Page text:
05 April 2008 |
in Crafts

Gourds for Birdhouses

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Bottle GourdsGourds make great birdhouses for several varieties of birds; bluebirds, wrens, woodpeckers, flycatchers, titmice, screech owls (think large gourds), kestrels, nuthatches and many more.Most commonly in the east (east of theRocky mountains), gourds are used for attracting purple martins.Purple martins love mosquitoes and therefore homeowners love the purple martin.

For example, the house wren needs a 1-inch entrance hole in a gourd 5 to 6 inches in diameter and prefer gourds hung in a shady area close to brush.

Dried and cured hard-shell gourds can be as tough as wooden birdhouses bought at the store.And they will last 15-20 years if properly preserved, painted and cared for each season

Items needed to make your own birdhouse: 

 

  • One hard-shell birdhouse gourd. (If your goal is to attract martins, you will need to hang 4 to 6 minimum)
  • Fine steel wool and sand paper
  • Wood preservative
  • Primer (oil-based)
  • Paint (white, oil-based) (water based paints will not stay on the gourd)
  • Coated wire or string (24 in. to hang birdhouse)
  • Face mask and Gloves

There are many good articles on the internet and in gardening magazines about growing harvesting and drying gourds.I will not cover that information in this article.Also, many gardeners sell their gourds on e-bay or you can even buy them at craft stores if you do not want to invest the time, or do not have the space to grow your own.

 

To check if the gourd you’ve purchased or dried is ready, give it a good shake; if the seeds rattle, you can begin making a birdhouse (or decide to decorate a few for children’s musical toys).

 

You will need to soak the gourd for 10-15 minutes in hot soapy water, then you will be able to scrape it with a dull knife (a butter knife works great) to remove the outer skin and any mold.Scrub the gourd in clean water with fine steel wool. Then rinse it well and allow it to thoroughly dry again.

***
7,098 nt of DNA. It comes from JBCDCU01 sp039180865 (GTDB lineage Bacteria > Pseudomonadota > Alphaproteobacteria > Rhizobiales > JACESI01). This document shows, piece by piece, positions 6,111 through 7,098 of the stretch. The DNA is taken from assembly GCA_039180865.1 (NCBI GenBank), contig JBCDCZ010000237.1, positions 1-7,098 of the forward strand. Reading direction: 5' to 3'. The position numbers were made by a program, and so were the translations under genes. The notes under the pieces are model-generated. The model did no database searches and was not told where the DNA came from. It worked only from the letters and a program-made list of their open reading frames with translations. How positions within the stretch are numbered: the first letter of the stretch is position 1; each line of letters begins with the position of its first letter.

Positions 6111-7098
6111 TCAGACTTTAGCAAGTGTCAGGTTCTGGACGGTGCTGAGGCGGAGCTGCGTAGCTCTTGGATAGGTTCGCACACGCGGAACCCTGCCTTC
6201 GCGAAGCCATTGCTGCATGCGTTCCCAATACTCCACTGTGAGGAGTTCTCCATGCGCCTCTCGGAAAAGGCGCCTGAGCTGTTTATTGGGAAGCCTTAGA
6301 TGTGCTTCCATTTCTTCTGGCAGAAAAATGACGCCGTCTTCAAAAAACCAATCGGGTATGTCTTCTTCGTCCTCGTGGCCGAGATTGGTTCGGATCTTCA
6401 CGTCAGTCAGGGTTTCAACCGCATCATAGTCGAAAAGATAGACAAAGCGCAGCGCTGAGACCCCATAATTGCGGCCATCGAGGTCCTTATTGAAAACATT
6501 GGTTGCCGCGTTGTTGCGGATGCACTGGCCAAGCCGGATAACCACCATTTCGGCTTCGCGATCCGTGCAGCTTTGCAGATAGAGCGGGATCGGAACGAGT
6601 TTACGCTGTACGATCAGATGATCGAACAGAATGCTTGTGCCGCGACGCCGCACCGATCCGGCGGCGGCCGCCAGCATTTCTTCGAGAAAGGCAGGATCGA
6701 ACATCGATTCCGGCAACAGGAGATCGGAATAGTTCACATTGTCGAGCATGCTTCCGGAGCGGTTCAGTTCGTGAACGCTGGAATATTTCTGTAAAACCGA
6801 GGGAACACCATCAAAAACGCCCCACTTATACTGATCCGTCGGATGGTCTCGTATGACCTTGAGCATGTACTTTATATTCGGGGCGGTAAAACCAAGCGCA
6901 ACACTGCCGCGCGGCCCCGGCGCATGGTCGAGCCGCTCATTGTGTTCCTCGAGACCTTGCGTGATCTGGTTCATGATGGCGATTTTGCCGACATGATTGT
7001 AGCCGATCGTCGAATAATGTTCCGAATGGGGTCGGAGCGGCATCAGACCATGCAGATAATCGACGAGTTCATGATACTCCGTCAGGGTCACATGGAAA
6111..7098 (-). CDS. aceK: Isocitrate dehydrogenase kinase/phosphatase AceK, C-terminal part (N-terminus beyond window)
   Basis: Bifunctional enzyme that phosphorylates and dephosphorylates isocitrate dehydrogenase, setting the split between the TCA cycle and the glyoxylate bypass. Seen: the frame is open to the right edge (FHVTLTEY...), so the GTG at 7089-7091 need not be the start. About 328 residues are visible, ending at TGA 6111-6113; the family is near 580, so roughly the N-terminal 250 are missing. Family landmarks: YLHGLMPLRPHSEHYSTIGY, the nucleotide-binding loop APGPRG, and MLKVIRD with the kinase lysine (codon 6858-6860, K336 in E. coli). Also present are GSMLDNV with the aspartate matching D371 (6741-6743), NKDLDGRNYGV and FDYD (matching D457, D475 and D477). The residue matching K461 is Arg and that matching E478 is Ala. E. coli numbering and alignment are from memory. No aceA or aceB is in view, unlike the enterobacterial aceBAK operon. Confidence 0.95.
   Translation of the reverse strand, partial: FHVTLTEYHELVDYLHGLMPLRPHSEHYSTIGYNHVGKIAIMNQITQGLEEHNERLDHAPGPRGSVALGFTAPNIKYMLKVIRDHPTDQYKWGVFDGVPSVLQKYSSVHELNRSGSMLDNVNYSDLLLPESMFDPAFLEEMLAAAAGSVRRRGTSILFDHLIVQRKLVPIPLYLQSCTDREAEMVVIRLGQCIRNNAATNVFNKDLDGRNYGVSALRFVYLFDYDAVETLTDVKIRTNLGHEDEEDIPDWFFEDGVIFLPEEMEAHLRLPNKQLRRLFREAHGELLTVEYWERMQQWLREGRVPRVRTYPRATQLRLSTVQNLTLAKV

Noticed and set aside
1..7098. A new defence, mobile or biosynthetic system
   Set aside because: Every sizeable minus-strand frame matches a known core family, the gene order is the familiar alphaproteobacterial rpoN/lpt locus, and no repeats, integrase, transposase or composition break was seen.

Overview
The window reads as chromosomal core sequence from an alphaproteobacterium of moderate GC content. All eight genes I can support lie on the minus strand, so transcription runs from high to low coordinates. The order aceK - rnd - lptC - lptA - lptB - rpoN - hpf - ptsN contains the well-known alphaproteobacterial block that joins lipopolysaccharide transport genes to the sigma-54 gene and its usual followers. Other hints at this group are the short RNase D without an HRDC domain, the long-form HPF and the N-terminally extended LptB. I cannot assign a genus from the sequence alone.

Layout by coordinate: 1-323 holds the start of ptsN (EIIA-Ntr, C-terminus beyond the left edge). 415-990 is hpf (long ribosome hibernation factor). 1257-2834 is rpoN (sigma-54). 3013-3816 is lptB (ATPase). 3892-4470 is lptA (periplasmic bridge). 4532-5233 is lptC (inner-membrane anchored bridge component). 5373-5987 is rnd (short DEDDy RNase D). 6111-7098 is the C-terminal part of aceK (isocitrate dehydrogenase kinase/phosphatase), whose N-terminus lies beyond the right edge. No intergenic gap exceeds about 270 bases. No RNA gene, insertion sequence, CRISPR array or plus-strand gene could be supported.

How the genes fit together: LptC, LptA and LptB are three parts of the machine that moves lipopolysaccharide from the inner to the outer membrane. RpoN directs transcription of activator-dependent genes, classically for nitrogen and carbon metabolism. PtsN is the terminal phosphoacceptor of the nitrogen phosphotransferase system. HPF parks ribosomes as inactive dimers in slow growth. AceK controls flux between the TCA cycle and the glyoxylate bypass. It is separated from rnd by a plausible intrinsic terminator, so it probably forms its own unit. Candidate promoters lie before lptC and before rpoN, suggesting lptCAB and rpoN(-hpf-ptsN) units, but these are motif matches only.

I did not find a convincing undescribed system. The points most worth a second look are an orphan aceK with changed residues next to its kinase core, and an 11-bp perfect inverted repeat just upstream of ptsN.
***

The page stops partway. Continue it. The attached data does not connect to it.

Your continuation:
To find the location of the entrance hole, hold the gourd by its stem with your index finger and thumb and let it hang. Mark a center point along the outermost part of the curve so the hole faces straight out.You do not want the entrance to face up towards the sky or down towards the ground.

For purple martins the hole should measure 2-1/8 inches and it can be easily and quickly drilled with the proper-size hole saw as pictured above.Hole saws can be purchased at your local hardware store in a variety of sizes.You should wear a face mask and even eye protection while drilling the entrance and drainage holes.

Make 6 or 7 (depending upon size of your gourd) drainage holes in the bottom of the gourd about 2 inches apart using a small drill bit.Be careful, you do not want to crack the bottom of your gourd.Too many holes can make the gourd weak and too little will not allow proper drainage.With the same bit, you can drill holes about 2 inches from the top of the gourd's neck for hanging and ventilation.One set should be drilled perpendicular to the entrance hole and the other in line with it.This will allow you to decide which way to hang the birdhouse gourd later.

All of the seeds and membrane will need to be removed through the entrance hole with a spoon, screwdriver, stick or a wire coat hanger (or a combination of these tools).If it is difficult to get all the material out try soaking the gourd in water for several hours to make it soft.The inside does not have to be completely clean but make sure you let it dry out again completely before you start to preserve and paint it.

Once dry, dip the gourd in a wood preservative for10-15 minutes, weigh it down inside a container filled with wood preservative with a brick. Then remove the gourd and hang it up to dry for several days.The excess wood preservative should drain out the bottom, so keep something under it until it is empty.Make sure the drainage holes do not get clogged.Wear rubber gloves while handling the gourd and preservative until it is dry.Sand the gourd smooth, wipe clean and paint with an oil-based primer. Then allow it to dry completely.Paint the gourd house with white exterior enamel paint with a nylon brush. Apply two coats. Once again be careful not to clog drainage holes.Your gourd will need to be retreated and repainted every few years.

 

Once your gourd is dry you can hang it from the wire or string. Thread the wire through two of the holes directly across from each other and hang it from a support line.  It can be hung below another martin house or on a specially made gourd rack. Purple martin gourds will need to be able to swing.  This makes it less attractive to nest competitors, such as starlings.The rack or line needs to be 10 to 15 feet high, with the entrance hole facing towards an open area.

In the late fall or early winter, after the martins or birds leave for their winter homes, take the gourd house down and clean it out. Break the nests with the handle of a spoon or stick and shake out the contents.Rinse the gourd well and let it dry.Then it can be stored until early spring (as early as February in the south east) in a cool dry place protected from small rodents.

 
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